Copper: short-term recovery, but long-term uncertainty!

Yvan Berthoux - 13 February 2020

Growing uncertainty around the coronavirus has led to sharp downward revisions in growth expectations in China and thence to the collapse in some commodity prices such as oil and copper. While real GDP growth was expected to flirt with the 6 per cent level before the Covid-19 pandemic, sell-side institutions have marked down their forecasts of economic activity to a mere 1 percent pace in the first quarter in the base case. Worst case scenarios extend to a 4 per cent contraction if Covid-19 is ‘not contained’. A sharp recovery in copper prices should accompany a normalisation of activity, but the longer-term outlook is cloudy.  

Since the SARS epidemic in 2003, China’s economic importance has increased substantially to represent about 17 per cent of the world’s GDP in 2018. The downward lurch in the Chinese economy will spread globally through the reduction in exports (to China) and the paralysis of Chinese supply chains. Over the past 15 years, China has transformed from being the top importer for 5 countries to the top importer for more than 50 countries. 

Figure 1 (left frame) shows that copper futures prices have diverged significantly from global economic fundamentals. While the economic surprise index for the G10 economies has continued to recover in the past few weeks, the copper price was down over 10 percent in January. One of the main drivers of copper in the past cycle has been the China credit impulse, which remains only marginally positive. The recent liquidity injection from the PBoC (figure 1, right frame) has not imparted any momentum to the industrial metal, which is still trading at compressed levels relative to the beginning of this year. 

Figure 1: 

Data source: Eikon Reuters, PBoC

One interesting observation is that copper has tracked the China 10Y bond yield closely over the past 6 years and has been trending lower since early 2018 as investors have been piling into ‘safe-haven’ assets such as government bonds and the US Dollar, leaving some commodities under pressure. While this relationship is not set in stone, it infers that copper prices will struggle to regain a positive trend in the medium term unless global bond yields rebound.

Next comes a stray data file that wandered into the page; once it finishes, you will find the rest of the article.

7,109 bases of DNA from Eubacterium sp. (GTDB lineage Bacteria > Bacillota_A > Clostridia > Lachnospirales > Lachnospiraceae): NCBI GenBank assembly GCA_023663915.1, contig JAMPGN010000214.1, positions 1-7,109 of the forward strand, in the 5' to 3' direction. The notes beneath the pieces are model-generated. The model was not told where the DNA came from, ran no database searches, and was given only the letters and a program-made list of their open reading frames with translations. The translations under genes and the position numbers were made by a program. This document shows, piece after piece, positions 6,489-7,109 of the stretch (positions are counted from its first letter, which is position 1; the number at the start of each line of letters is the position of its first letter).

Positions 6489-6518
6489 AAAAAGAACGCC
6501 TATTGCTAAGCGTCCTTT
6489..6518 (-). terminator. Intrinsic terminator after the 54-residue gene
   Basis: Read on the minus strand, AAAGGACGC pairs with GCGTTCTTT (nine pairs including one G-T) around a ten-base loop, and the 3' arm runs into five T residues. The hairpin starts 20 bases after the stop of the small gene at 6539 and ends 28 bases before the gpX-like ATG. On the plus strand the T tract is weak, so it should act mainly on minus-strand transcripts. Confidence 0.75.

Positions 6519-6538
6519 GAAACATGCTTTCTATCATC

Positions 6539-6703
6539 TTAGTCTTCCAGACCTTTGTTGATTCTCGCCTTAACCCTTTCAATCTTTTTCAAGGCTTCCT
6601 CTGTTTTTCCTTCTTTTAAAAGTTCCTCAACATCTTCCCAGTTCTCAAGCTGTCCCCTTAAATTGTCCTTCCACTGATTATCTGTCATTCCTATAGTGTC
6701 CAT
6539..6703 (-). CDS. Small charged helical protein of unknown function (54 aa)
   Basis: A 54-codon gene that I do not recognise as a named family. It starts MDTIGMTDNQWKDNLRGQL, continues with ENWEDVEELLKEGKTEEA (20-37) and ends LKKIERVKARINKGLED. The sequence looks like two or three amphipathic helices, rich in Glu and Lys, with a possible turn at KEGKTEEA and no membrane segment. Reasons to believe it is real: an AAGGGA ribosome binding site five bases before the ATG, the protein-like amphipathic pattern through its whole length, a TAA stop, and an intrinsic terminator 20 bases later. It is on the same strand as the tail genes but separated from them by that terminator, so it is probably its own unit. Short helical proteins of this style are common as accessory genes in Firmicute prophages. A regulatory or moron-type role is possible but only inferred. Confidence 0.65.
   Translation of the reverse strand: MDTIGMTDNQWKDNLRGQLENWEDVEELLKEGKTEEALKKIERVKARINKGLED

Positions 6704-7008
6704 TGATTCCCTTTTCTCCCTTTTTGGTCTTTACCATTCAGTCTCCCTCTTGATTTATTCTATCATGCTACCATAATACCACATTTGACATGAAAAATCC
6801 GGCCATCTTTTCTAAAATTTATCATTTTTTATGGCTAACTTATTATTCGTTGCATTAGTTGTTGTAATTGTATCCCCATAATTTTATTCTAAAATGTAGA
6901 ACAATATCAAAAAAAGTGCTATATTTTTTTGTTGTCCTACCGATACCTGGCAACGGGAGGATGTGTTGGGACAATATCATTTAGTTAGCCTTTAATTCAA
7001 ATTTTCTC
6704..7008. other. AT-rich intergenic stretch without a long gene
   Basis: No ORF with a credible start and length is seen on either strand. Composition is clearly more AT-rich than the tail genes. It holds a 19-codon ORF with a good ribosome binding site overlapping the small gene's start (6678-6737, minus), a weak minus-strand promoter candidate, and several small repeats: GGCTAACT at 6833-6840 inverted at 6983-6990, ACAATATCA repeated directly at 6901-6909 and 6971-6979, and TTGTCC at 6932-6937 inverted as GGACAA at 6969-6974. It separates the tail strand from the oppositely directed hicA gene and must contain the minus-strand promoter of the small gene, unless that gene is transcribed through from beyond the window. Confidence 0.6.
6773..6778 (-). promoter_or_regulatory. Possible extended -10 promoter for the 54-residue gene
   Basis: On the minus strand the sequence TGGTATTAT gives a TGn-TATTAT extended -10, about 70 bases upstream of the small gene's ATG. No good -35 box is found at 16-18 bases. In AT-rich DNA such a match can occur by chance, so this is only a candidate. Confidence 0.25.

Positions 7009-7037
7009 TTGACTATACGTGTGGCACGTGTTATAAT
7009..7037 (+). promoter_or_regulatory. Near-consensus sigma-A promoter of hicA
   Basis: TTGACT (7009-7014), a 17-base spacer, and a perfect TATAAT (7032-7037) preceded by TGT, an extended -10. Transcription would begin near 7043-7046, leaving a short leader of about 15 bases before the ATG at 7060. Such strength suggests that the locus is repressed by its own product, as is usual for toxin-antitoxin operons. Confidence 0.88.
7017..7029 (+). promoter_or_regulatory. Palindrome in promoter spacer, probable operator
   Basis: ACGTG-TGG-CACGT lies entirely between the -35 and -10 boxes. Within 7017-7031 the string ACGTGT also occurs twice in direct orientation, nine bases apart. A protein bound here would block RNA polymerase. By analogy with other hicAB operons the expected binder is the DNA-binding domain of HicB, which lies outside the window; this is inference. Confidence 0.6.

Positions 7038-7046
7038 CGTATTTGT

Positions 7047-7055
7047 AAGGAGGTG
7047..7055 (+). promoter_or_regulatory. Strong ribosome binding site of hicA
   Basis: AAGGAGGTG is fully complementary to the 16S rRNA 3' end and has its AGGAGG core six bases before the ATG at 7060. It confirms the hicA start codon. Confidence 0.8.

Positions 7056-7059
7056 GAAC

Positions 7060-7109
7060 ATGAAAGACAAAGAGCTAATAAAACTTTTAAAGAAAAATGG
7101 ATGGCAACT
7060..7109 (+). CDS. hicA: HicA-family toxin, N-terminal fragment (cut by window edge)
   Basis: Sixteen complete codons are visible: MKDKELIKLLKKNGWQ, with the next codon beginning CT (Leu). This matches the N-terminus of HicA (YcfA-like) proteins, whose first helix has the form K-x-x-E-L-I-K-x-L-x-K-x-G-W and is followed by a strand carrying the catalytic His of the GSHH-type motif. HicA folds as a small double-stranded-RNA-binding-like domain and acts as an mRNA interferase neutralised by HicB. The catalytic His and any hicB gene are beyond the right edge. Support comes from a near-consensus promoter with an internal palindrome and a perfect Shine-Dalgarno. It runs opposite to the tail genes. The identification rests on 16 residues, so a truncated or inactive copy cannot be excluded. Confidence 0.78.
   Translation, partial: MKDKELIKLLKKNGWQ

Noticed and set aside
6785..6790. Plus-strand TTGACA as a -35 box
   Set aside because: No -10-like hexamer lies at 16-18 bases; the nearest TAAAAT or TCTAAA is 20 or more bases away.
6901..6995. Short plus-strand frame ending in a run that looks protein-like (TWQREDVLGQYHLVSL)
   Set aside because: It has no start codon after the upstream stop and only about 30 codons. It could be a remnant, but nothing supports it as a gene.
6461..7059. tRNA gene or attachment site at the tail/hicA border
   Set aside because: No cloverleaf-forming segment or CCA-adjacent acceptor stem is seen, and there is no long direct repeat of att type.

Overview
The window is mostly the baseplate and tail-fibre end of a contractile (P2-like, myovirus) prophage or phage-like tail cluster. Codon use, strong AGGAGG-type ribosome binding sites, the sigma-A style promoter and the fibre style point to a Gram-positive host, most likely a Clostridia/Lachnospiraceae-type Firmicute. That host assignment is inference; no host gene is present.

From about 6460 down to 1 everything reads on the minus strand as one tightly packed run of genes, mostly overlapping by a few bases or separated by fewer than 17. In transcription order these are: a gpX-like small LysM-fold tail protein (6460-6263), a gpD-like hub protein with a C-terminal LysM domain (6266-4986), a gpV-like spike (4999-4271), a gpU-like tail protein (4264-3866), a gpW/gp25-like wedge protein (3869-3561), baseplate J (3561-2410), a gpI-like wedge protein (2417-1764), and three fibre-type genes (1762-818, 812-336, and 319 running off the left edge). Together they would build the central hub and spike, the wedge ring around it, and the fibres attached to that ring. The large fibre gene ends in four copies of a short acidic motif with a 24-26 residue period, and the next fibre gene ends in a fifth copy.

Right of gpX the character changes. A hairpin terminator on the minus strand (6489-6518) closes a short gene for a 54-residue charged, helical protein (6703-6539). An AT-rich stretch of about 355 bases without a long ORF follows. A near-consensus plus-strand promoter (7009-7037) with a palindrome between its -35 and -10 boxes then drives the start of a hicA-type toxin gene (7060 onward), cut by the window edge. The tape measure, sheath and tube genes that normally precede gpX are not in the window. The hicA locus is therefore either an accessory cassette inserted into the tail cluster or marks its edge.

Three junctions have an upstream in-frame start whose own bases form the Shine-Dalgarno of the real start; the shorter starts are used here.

There is also a notable divergence between the CPI inflation rate and the 10Y bond yield in China. Despite repeated new highs in Chinese inflation (consumer price inflation has reached a 7-year high of 5.4 per cent, well above the official 3-per cent target, amid soaring food prices due to the African swine fever), the 10-year yield has plunged below 3 percent for the first time since November 2016.


Figure 2:

Data source: Eikon Reuters

Notably, copper has struggled to make headway in what remains a risk-on equity market. While the Powell pivot of early 2019 and subsequent Fed funds rate reductions have set a floor under equity prices, copper prices traded sideways last year, figure 3 (left frame). A reappraisal of post-Covid-19 China’s growth prospects should help to realign copper prices to the favourable risk environment.  

After the exaggerated drawdown in copper prices in January, even a modest improvement in China sentiment could drive a rebound. Previous monthly falls of 10 per cent or larger have generally been corrected by sharp rebounds in the following month, except after the Global Financial Crisis. However, we will need to see persuasive evidence of abatement in the spread of Covid-19 in the next few weeks to be confident that copper prices can regain positive momentum. Figure 3 (right frame) shows that the industrial metal is currently flirting with its short-term support at US$2.50/pound and has been slowly approaching its long-term upward trending support line, which many experts consider critical. The loss of this level would constitute a major setback, suggestive of a bear market.


Figure 3:

Data source: Eikon Reuters

 



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